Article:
A prevalent issue within journalism today is the falsity of both sources and information, a form of plagiarism which is by no means new. However, the growth and recognition of this form of plagiarism can largely be attributed to the rapid developments in technology as well as the increasing use of online outlets for reporting.
Social media outlets such as Facebook and Twitter allow for the expedient spread of information–information which is not necessarily true. These outlets don’t always guarantee that someone is who they claim to be and can serve as major proponents of false quotations, causing news organizations and individuals who do not perform sound fact/source checks to use tweets and Facebook statuses as information for a story. A prime example of this was the serge of Facebook statuses following the Sandy Hook school shooting sharing a message supposedly from Morgan Freeman.
This situation shows that the attribution associated with a quote requires a source check more than ever before, as the true source of a falsification can get lost in the millions of likes, shares and retweets it gets. The expedience of both the sharing of a quotation as well as the debunking of such is astounding. Technology may have been behind the spread of this particular fabrication, but it is also how so many people (in this case it was the camp of Morgan Freeman) are able to denounce quotations and stories which are plagiarized.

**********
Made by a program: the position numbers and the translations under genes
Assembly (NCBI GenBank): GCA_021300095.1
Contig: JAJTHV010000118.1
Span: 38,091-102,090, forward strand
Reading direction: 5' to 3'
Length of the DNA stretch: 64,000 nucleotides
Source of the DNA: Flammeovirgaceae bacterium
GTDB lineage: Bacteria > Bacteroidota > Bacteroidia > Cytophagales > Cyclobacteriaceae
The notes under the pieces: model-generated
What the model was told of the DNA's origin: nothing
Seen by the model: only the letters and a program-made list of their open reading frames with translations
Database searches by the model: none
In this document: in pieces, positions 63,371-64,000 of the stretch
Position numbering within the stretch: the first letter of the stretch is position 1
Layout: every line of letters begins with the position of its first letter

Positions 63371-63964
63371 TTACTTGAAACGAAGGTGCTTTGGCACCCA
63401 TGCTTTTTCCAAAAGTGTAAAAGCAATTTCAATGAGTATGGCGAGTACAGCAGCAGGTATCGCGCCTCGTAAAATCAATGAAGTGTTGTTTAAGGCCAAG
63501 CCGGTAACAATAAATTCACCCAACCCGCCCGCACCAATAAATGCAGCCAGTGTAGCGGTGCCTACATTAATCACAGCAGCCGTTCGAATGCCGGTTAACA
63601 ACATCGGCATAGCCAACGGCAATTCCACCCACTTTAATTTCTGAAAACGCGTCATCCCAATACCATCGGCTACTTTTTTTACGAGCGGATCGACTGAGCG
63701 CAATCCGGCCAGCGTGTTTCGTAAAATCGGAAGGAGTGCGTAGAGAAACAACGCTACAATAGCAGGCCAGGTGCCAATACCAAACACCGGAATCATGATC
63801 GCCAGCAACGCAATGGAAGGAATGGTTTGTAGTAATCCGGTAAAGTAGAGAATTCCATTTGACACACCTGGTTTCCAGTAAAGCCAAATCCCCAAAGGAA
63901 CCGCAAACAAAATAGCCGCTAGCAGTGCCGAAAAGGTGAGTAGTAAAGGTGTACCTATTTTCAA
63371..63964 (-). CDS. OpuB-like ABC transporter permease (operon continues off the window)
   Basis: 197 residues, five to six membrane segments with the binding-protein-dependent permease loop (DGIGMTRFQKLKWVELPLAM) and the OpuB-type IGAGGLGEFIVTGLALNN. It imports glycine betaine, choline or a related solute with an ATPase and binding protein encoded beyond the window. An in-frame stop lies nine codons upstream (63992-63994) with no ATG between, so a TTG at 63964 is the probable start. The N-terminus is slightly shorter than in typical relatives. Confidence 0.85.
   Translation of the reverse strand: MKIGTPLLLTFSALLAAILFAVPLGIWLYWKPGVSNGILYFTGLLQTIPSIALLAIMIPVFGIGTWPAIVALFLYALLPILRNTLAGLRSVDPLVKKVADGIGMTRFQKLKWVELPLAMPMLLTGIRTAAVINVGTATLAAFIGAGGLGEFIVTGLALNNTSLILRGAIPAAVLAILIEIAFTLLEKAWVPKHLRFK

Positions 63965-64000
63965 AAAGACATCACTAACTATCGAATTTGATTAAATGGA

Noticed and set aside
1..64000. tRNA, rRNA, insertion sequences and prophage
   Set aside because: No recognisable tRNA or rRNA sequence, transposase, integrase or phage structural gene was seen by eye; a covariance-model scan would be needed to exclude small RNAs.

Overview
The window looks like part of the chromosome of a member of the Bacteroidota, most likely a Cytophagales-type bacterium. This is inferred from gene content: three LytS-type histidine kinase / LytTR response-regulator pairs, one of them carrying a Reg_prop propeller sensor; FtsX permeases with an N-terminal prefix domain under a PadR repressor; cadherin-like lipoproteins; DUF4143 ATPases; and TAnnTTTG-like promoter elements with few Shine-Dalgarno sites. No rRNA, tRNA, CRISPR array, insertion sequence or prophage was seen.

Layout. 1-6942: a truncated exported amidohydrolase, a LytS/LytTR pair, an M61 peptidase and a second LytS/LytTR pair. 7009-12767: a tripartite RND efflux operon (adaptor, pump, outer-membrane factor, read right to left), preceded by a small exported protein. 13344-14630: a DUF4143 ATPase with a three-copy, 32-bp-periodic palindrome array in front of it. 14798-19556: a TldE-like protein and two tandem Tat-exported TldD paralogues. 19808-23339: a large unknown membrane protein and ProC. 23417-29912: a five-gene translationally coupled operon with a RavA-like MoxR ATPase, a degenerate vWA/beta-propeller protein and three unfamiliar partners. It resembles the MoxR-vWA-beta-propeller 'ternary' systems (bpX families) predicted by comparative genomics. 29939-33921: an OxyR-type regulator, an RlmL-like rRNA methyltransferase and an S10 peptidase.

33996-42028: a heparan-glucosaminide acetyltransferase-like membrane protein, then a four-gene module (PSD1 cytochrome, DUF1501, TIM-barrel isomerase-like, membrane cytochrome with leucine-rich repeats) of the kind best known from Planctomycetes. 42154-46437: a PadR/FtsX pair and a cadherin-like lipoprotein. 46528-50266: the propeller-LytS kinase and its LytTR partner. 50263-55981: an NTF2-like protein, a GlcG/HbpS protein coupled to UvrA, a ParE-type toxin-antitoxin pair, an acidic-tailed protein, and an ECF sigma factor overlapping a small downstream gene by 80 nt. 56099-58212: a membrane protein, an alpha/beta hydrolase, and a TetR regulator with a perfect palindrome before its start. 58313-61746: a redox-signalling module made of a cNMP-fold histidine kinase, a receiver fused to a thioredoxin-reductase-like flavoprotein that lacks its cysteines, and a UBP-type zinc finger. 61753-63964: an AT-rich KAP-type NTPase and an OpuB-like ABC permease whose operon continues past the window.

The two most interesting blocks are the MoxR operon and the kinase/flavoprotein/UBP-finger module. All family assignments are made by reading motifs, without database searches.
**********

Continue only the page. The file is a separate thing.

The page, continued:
Though this example of falsification appeared to be strictly accidental by most of those who shared the quote, there are many cases in which the intent behind false information or quote attribution can’t always be confirmed as innocent. I have made a point to follow a story regarding the school newspaper at the University of Alabama where The Crimson White, as the paper is called, has recently been accused of fabricating quotes.
The plagiarism committed by staff at The Crimson White has caused various blogs (not the most hard-hitting example of journalism, but Total Frat Move being one of them) which report any second hand information from this newspaper to blatantly attribute it to the paper and state that it may not necessarily be trustworthy. If lack of credibility is not the worst nightmare for a news outlet, I’m not sure what is.